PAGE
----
Where Do You Get Your Ideas?

Scottiecover (199x300)Kaitlyn Dunnett/Kathy Lynn Emerson here. Writers are often asked where their ideas come from. In this case, I actually know.

The starting point for The Scottie Barked at Midnight was the suggestion by a reader that I introduce a Scottish terrier to the Liss MacCrimmon Mysteries. I thought that was a great idea, but figuring out how to do it was a bit tricky. Liss, my amateur detective, already had two cats, and at least one of them didn’t have the kind of personality that would adapt well to sharing the house with a dog. Liss’s husband’s brother already had a dog, a mutt named Papelbon. A fox terrier named Skippy featured in an earlier book, but most of the continuing characters seemed to have no interest in owning pets of any kind.

At the same time, I’d been considering how I might combine my love of Dancing with the Stars with a story set in Moosetookalook, Maine. I’m a big fan of this series. I don’t know why. I dislike most competition shows on television. Ditto reality shows. And my dance background is in ballet and theater choreography, not ballroom. Liss, a professional Scottish dancer, had no experience in this area, either. Then I read Homicide Hustle by Ella Barrick, in which her ballroom-dance-teacher sleuth gets involved in a television competition show called Ballroom with the B-List. It’s a very funny book, as well as a clever mystery. Since the last thing the cozy world needs is more clones, I started looking for an idea that would use the elements I wanted from the dance competition and yet be unique to my series.

scottidogThat led me to invent Variety, Live!, a competition show that brings together old-time variety acts—jugglers, magicians, dancers, singers, ventriloquists . . . even a dog act. I had a wonderful time dreaming up characters to go with the talents and imagining a plot that would bring the two Scotties that are two-thirds of “Deidre’s Dancing Doggies” into the world of Liss MacCrimmon and her friends. Since this is a mystery, there had to be nefarious doings that led to murder. Nothing is as it seems, not even the “live” part of Variety, Live! And Liss, with her dance background, is in a position to step in when the dancing doggies, Dandy and Dondi, need a new partner.

The Scottie Barked at Midnight goes on sale in one week on October 27, 2015. For those of you in Maine, I’ll be in Waterville with Lea Wait on October 31 and November 1 at the REM Craft Fair, held at 30 Elm Plaza (Champion’s Fitness Center). Apparently writing books is now considered a craft, right along with woodworking, basket weaving, needlepointing, and all the rest. I’m not complaining, mind you, but who knew?


Kathy Lynn Emerson/Kaitlyn Dunnett is the author of over fifty books written under several names. She won the Agatha Award in 2008 for best mystery nonfiction for How to Write Killer Historical Mysteries and was an Agatha Award finalist in 2014 in the best mystery short story category for “The Blessing Witch.” Currently she writes the contemporary Liss MacCrimmon Mysteries (The Scottie Barked at Midnight) as Kaitlyn and the historical Mistress Jaffrey Mysteries as Kathy (Murder in the Merchant’s Hall). The latter series is a spin-off from her earlier “Face Down” series and is set in Elizabethan England. Her websites are www.KaitlynDunnett.com and www.KathyLynnEmerson.com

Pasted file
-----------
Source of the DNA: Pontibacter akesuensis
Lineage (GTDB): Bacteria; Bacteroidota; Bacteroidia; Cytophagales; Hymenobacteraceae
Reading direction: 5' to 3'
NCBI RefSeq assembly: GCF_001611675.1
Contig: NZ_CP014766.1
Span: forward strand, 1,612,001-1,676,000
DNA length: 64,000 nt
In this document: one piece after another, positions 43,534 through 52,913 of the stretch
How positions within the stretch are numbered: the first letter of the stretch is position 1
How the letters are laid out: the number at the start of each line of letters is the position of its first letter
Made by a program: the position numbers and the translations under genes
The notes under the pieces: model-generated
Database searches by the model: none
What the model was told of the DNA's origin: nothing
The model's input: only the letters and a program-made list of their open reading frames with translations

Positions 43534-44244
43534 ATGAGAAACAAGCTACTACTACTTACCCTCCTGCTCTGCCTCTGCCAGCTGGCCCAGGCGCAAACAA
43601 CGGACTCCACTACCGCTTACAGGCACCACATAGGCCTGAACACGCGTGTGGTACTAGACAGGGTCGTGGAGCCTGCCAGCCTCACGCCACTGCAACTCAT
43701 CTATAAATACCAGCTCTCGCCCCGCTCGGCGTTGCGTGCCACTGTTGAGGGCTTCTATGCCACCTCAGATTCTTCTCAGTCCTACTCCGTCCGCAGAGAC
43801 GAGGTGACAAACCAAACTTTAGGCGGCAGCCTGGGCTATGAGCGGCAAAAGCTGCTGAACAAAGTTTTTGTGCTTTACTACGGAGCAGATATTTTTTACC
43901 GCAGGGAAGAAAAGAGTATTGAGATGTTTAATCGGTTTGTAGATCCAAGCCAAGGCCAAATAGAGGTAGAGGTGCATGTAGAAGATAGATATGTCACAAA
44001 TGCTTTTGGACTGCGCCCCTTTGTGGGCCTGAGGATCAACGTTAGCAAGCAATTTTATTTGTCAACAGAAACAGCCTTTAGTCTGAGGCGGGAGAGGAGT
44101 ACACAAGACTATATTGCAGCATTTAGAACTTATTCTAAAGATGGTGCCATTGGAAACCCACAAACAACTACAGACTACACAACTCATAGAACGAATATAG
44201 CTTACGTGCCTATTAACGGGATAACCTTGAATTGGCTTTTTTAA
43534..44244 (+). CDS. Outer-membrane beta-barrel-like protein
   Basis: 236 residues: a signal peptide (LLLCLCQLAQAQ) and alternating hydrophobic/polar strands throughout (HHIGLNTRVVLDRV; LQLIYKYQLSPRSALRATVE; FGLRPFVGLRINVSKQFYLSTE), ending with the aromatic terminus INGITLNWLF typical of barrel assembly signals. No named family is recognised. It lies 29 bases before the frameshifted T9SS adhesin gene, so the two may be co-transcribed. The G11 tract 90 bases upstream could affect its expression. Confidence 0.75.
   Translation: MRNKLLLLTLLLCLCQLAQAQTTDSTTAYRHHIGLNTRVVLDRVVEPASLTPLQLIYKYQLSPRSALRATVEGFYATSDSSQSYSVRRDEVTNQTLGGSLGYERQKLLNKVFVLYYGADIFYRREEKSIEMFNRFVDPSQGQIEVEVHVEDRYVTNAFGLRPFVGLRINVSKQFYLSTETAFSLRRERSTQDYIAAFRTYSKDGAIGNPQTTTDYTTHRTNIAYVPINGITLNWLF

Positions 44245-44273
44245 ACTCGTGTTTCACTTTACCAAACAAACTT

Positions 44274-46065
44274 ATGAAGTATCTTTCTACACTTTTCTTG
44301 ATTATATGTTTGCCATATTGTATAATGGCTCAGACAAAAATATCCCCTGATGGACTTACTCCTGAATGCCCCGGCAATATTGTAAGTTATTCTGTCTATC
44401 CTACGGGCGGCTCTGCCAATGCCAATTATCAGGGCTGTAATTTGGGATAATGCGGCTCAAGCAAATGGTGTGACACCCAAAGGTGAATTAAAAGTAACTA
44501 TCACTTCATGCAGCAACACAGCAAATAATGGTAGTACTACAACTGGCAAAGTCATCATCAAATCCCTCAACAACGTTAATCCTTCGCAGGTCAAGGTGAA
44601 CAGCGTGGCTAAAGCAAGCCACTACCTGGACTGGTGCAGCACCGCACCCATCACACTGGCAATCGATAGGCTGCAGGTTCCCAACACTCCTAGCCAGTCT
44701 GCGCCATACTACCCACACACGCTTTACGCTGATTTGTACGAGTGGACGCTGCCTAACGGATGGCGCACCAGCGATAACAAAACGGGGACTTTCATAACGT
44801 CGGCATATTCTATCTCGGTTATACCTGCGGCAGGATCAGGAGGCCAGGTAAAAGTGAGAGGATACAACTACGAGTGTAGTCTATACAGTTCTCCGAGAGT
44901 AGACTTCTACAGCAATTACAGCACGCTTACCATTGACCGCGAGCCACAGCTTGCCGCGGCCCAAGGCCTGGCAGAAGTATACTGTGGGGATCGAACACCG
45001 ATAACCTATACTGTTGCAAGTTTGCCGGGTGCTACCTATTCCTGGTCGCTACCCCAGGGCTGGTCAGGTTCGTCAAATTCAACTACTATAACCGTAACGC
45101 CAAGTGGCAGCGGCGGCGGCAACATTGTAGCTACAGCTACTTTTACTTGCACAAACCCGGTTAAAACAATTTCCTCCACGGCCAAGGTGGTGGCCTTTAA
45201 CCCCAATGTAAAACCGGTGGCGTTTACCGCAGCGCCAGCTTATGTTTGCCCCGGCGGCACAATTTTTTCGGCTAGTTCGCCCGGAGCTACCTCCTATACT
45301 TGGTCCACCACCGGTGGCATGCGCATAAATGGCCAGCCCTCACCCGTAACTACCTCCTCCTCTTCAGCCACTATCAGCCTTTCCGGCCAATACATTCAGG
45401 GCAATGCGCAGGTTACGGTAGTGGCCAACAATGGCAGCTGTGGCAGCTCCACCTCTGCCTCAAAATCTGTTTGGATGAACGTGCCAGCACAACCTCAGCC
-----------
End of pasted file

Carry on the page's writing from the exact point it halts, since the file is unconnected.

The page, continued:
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5 Responses to Where Do You Get Your Ideas?

  1. Heidi Wilson says:

    Writing is a craft at best, according to Samuel Johnson. A form of manufacturing might be more accurate: “No man but a blockhead ever wrote, except for money.” But poor Sam was just having a bad day.

  2. Gram says:

    Thanks for the tip on a new author. I don’t watch “reality ” TV either, but this sounded like a good fun read. Liss is always a good read.

  3. Barb Ross says:

    My own particular poison, for like 10 seasons, was So You Think You Can Dance.

  4. Well, I’m looking forward to this one. I’m a sucker for dog mysteries, and I just finished Ho-Ho-Homicide (which I enjoyed). I’ve been a big fan of Dancing With the Stars, as well, although I haven’t watched the past couple years for lots of reasons that have everything to do with TV and not that show. I also despise competition shows. I think the fun of DWTS is that it really is about the dancing in a way that suggests that we could do this, too. You don’t have to be an undiscovered pro, like So You Think You Can Dance. People with normal skills (or the lack thereof) can also learn to dance. That is awesome.

  5. Thanks, everyone, for your comments. I had a lot of fun writing this book, both because of the setting and because of the Scotties.

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